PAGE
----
Den Oever is the harbour of the Isle of Wieringen, an island dating back to the ice age, where debris from the glaciers of Finland and Sweden ended up in the Netherlands. The town probably originated in early medieval times when Wieringen was still part of the mainland. Only the eastern tip of present Wieringen was connected with open water, hence the name (‘Oever’ means coast).
The shallow area of the Zuiderzee around Wieringen was home to a lot of seaweed on the shallow banks and unique to Wieringen was harvesting this. Before the 19th century the free floating seaweed was fished up, spread out on the dykes to dry and then used for all sorts of purposes: building dykes, filling cushions and mattresses, insulation and even as medicine against rheumatism.
The cut seaweed had a better quality then the former floating material because it was tough yet flexible. The harvest took about six weeks from June till August when the seaweed reached its maximum size. At half to low tide the seaweed harvesting fleet needed to be at the shallows to drop anchor. Then standing nets were fastened to the ships and pools set in the seabed. The men put on their ‘boot trousers’ and took their scythes, stepping overboard and wading through the waist-deep water to start cutting.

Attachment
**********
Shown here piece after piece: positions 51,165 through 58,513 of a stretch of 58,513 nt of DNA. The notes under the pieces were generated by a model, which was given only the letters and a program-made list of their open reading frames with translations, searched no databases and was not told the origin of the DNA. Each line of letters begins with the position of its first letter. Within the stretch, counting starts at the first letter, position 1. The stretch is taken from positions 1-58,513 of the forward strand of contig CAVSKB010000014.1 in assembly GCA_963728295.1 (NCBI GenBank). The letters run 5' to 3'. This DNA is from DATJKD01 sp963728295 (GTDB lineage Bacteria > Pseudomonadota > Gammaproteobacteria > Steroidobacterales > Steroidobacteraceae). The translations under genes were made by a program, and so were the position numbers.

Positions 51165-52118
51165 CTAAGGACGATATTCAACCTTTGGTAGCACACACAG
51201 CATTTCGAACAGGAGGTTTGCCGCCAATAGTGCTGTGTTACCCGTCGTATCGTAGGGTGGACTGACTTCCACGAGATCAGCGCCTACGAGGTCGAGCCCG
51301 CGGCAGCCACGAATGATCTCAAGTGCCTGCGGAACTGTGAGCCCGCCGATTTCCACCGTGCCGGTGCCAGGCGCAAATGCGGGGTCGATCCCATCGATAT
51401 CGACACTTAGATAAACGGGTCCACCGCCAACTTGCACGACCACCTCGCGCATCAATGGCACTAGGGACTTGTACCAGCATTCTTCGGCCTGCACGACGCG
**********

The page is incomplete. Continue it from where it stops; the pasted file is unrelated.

They would walk against the current with their backs to the ship in order to collect the floating seaweed in nets tied to their boats. It was drawn into the hold and piled up high. The work was extremely tough. First of all they had to wade through the waist-deep water where the long strands could wrap around their legs and trip them up. Then they had to use the scythe underwater and when the seaweed was lifted, soaking wet and heavy, the ships had to be baled constantly.
Fully loaded vessels had to be unloaded quickly in order to dry the grass as it would rot quickly. The final part of the process was rinsing with fresh water from the ditches. The seaweed was processed, stored and sold mostly to Belgium and France.